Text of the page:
A growing number of developing countries, including Bangladesh, are investing in social safety net programmes to improve the lives and livelihoods vulnerable people, yet around 55 percent of the world’s poor or 773 million people with acute needs still lack safety net coverage.
These countries, especially in lower-income countries and in urban areas, must take action to close this coverage gap, says a new World Bank Group report.According to The State of Social Safety Nets 2015, more than 1.9 billion people in 136 low- and middle-income countries are now on beneficiary rolls of social safety net programmes.
Many South Asian countries can be considered to have been pioneers in the recent extension of social pensions, says the report.
Bangladesh, India, and Nepal all introduced social pensions in the mid- to late-1990s. The programmes in Bangladesh and India were originally targeted to a small minority of older people, but have since been gradually expanding coverage, it said.
In Sub-Saharan Africa and South Asia, where most of the global poor live, social safety nets cover one-tenth and one-fifth of the poorest 20 percent, respectively.
The coverage of the poor living in urban areas is lower than in rural settings. The difference amounts to about 8.5 percentage points in low-income countries.
In Africa alone, the number of countries setting up social safety net programs has doubled over the past three years, as evidenced by rigorous evaluations that prove these programs work.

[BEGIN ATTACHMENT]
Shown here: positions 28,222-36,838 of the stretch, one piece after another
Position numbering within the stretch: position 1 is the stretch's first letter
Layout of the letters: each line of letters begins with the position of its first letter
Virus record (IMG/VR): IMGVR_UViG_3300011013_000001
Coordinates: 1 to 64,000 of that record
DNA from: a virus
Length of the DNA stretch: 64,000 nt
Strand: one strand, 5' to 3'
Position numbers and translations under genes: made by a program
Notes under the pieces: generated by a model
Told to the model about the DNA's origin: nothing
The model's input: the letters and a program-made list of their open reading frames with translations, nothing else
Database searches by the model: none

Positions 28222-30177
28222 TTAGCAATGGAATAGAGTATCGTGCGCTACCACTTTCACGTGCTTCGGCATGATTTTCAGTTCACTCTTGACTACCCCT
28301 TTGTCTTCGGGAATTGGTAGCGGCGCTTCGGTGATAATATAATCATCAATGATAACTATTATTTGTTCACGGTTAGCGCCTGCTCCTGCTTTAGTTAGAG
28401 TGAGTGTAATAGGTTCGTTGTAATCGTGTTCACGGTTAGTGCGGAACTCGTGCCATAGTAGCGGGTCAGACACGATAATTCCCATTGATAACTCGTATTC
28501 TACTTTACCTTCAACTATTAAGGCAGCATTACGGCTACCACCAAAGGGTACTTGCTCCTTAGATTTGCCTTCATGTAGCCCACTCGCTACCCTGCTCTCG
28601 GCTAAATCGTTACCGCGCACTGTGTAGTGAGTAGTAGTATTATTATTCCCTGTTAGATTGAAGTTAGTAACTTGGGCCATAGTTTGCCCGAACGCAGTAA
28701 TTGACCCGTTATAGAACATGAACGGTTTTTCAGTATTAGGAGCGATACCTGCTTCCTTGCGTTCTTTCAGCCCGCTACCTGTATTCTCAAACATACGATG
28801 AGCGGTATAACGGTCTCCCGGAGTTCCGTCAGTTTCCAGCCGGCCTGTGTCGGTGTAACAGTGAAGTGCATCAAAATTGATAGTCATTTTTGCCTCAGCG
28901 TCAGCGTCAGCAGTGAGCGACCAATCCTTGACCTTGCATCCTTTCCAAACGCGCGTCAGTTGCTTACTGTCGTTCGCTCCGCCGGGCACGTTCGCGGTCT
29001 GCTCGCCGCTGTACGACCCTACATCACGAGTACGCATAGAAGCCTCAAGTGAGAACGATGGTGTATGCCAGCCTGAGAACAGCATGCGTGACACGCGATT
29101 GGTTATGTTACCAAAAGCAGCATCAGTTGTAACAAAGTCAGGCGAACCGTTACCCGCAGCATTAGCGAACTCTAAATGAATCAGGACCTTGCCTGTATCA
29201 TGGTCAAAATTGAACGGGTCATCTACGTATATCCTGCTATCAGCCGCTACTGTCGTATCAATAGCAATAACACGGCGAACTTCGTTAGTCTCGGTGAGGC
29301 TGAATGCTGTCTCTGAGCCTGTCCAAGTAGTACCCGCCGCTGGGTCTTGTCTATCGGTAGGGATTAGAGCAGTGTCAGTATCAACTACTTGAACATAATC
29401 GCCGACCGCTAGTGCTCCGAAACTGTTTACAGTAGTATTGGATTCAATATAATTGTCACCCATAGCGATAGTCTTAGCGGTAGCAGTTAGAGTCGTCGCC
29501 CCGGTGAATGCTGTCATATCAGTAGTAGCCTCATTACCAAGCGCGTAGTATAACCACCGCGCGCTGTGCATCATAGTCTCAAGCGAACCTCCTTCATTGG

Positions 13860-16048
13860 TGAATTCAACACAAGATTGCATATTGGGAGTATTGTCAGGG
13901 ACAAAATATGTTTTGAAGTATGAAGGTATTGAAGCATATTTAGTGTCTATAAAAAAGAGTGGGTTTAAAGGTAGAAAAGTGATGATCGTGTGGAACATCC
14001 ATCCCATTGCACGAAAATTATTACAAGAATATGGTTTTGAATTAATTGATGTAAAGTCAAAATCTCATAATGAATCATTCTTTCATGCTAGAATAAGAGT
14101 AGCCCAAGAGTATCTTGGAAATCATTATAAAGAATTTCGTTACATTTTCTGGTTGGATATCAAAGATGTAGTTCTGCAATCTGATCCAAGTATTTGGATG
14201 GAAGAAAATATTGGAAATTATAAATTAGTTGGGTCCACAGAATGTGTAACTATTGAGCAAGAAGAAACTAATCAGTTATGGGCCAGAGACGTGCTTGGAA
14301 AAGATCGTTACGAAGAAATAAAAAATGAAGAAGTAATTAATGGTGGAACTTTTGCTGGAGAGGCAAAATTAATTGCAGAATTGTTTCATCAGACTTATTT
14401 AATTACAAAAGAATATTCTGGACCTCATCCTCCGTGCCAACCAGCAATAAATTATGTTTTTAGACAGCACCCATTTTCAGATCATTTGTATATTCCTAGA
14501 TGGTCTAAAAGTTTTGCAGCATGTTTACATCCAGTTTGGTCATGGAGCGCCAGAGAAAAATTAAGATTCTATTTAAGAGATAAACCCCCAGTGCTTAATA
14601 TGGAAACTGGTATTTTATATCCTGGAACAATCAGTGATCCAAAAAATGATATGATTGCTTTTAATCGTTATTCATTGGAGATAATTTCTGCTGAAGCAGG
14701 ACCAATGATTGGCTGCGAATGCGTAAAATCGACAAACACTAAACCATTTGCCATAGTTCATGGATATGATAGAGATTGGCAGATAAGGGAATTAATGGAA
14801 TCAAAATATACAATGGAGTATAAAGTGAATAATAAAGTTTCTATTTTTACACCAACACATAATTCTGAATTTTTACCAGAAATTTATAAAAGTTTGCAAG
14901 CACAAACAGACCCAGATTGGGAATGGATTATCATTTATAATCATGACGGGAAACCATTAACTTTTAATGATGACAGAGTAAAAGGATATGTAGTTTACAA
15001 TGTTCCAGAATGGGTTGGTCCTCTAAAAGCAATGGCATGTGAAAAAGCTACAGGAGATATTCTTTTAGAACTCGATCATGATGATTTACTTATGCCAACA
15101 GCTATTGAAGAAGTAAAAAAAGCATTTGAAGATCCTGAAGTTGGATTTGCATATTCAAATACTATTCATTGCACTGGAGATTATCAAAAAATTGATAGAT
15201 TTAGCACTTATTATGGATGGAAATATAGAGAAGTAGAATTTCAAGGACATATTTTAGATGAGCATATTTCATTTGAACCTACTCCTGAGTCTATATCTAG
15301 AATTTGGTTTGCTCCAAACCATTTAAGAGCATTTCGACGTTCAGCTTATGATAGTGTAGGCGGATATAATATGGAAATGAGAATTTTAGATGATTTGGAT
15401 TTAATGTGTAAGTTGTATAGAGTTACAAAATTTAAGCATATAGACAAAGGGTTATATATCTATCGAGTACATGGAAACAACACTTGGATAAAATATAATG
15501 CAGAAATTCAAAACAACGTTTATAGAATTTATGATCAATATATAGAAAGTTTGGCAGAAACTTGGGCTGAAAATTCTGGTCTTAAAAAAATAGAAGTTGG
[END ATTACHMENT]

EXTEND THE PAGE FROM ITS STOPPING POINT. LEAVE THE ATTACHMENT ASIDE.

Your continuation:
But three quarters of the poorest people in low- and lower-middle income countries, and more than one-third of the poorest people in middle-income countries, lack safety net coverage and remain at risk.
The report follows the recent joint statement by the heads of the World Bank Group and the International Labor Organization (ILO), endorsing the goal of universal access to social protection – including safety nets- by 2030.
The Third Financing for Development Conference in Addis Ababa next week is an opportunity to ensure that the international community has the means to make this vision a reality.
“The World Bank Group and the ILO share a vision of social protection for all, a world where anyone who needs social protection can access it at any time,” said Jim Yong Kim, World Bank Group President and Guy Ryder, Executive Director, ILO, in their joint statement.
“The new development agenda that is being defined by the world community – the sustainable development goals (SDGs) – provides an unparalleled opportunity for our two institutions to join forces to make universal social protection a reality, for everyone, everywhere.”
These programmes include cash and in-kind transfers targeted to poor and vulnerable households, with the goal of protecting families from the impact of economic shocks, natural disasters, and other crises; ensuring that children grow up healthy, well-fed, and can stay in school and learn; empowering women and girls; and creating jobs. -WB